Strong Board. Strong Bank

Quickly:

  • A bank’s CEO, Chairman and board of directors face a number of challenges in today’s ever competitive, highly regulated and rapidly evolving financial services industry.

By Al Dominick, CEO of DirectorCorps — parent co. to Bank Director & FinXTech

ATLANTA — Complex regulations, technological innovations and a highly competitive environment that leaves little room for error have placed unprecedented demands on the time and talents of bank boards.  Still, no one I’m with today seems interested in pity or sympathy.  To wit, I’m in Atlanta, at the Ritz-Carlton Buckhead, as we host Bank Director’s annual Bank Board Training Forum.  With us are 200+ men and women committed to strengthening their bank’s performance by enhancing the skills and abilities of their boards.

I’m buoyed by their collective optimism, especially having surfaced myriad governance issues, compliance challenges, audit responsibilities, risk concerns and areas of potential liability. What follows are five takeaways from presentations made today that are growth, risk or team-oriented.

  1. When it comes to growing one’s bank, an acquisition of another institution certainly helps a buyer achieve operating scale efficiencies, which in turn increases its valuation.
  2. In addition to traditional M&A as a driver of growth, we are seeing more partnerships with (and outright acquisitions of) non-banks in order to enhance non-interest income and the expansion of net interest margins.
  3. Personally, I appreciated Jim McAlpin (a partner at the law firm of Bryan Cave) for elaborating on the phrase “Strong Governance Culture.” As he explained, the regulatory community takes this to mean a well developed system of internal oversight and a board culture focused on risk management.
  4. When it comes to risk, financial institutions face a quite a few. Indeed, Eve Rogers, a Partner at Crowe Horwath, touched on cybersecurity, economic factors, regulatory changes, shrinking margins and fee restrictions. As she made clear, proactively identifying, mitigating, and, in some cases, capitalizing on these risks provides a distinct advantage to the banks here with us.
  5. In terms of compensation, a good checklist for all banks includes (a) the bank’s compensation philosophy, (b) specific details for how to incorporate a performance plan against a strategic plan and (c) details around how one’s compensation peer group was formed — and when was it last updated.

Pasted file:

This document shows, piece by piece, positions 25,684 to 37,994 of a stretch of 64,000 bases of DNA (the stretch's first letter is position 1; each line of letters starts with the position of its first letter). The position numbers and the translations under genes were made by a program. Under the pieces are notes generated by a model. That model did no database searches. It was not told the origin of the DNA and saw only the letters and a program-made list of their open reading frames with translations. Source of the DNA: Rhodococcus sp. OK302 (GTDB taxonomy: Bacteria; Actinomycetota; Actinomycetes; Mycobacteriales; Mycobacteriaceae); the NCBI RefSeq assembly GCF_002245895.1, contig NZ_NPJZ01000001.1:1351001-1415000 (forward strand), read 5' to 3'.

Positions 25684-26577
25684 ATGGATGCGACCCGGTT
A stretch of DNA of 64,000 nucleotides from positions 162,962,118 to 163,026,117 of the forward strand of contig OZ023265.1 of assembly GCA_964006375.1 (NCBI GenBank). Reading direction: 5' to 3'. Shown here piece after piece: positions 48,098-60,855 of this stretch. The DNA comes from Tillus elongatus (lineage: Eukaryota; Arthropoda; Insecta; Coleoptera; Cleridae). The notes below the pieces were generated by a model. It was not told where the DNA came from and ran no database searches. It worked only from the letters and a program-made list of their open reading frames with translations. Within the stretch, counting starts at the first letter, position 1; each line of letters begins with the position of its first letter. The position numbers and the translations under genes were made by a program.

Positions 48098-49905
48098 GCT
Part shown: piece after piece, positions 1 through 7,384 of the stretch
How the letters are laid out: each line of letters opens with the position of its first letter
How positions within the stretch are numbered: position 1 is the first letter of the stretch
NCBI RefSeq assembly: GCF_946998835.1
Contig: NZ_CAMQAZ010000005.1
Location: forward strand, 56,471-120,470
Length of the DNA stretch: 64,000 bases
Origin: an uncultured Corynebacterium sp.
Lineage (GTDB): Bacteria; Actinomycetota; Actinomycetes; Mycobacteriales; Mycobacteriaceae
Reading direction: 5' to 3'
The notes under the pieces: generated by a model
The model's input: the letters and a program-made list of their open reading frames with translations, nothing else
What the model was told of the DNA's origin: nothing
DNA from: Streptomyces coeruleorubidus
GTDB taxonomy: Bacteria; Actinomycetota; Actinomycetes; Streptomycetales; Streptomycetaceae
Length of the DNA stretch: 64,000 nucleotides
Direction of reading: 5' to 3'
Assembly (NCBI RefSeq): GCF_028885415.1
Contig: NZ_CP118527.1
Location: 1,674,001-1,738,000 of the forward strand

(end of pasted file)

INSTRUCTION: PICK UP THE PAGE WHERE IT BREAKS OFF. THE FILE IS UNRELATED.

Tomorrow morning, I share some new ideas for approaching technology in terms of growth and efficiency given the digital distribution of financial goods and services.  As I noted from the stage, we’re seeing some banks, rather than hire from the ground up, take a plug-and-play approach for partnering (or acquiring) FinTech companies. While I certainly intend to talk about the culture and team aspects of technology tomorrow, my focus goes to how and where machine learning, RegTech, payments, white labeling opportunities and core providers allow financial institutions to present a cutting-edge looks and feels to its customers under the bank’s brand.  (*If you’re interested, click here.)

Looking for Inspiration? Look to USAA

Quickly:

  • Next week, my team hosts 350+ leaders from across the United States at Bank Director’s annual Bank Audit & Risk Committees Conference at the JW Marriott Chicago.
  • In advance of welcoming people to this popular event, it strikes me that the business of banking remains difficult despite improving economic conditions; indeed, the drive to digitize a bank’s operations continues to pose significant challenges to most.
  • Digital is, in my estimation, a CEO topic that requires a healthy dose of creativity and ambition.  As such, I’m sharing the following article on innovation — authored by John Maxwell and featured in Bank Director magazine’s current “Great Ideas” digital issue.  It focuses on how USAA taps the creative side of its employees to pre-position itself for the next new products, tools and technologies to benefit its diverse customer base.

USAA - ASD

“USAA was the first major financial institution to allow customers to deposit physical checks by taking a picture of them on their smartphones, rolling out the service in August 2009. It wasn’t until months later that Bank of America Corp., the nation’s second biggest bank by assets, said it would test the same functionality, by which point upward of 40,000 USAA members had already used the software to deposit more than 100,000 checks. And it wasn’t until the following year that JPMorgan Chase & Co., the nation’s biggest bank by assets, followed suit.

This was neither the first nor the last time that USAA, a niche player in the financial services industry serving current and former members of the military and their families, had beaten larger rivals to the punch in introducing a big, transformative idea. In 2015, the $78 billion asset company became the first major U.S. financial institution to roll out facial and voice recognition technology that allows members to log in to its mobile app without entering a password.

What is it about USAA that explains how it’s regularly at the forefront of big ideas? Is it serendipity, or is there something more at play? And if it’s the latter, are there aspects of USAA’s approach that can be replicated by other banks that want to accelerate their own internal innovation engines?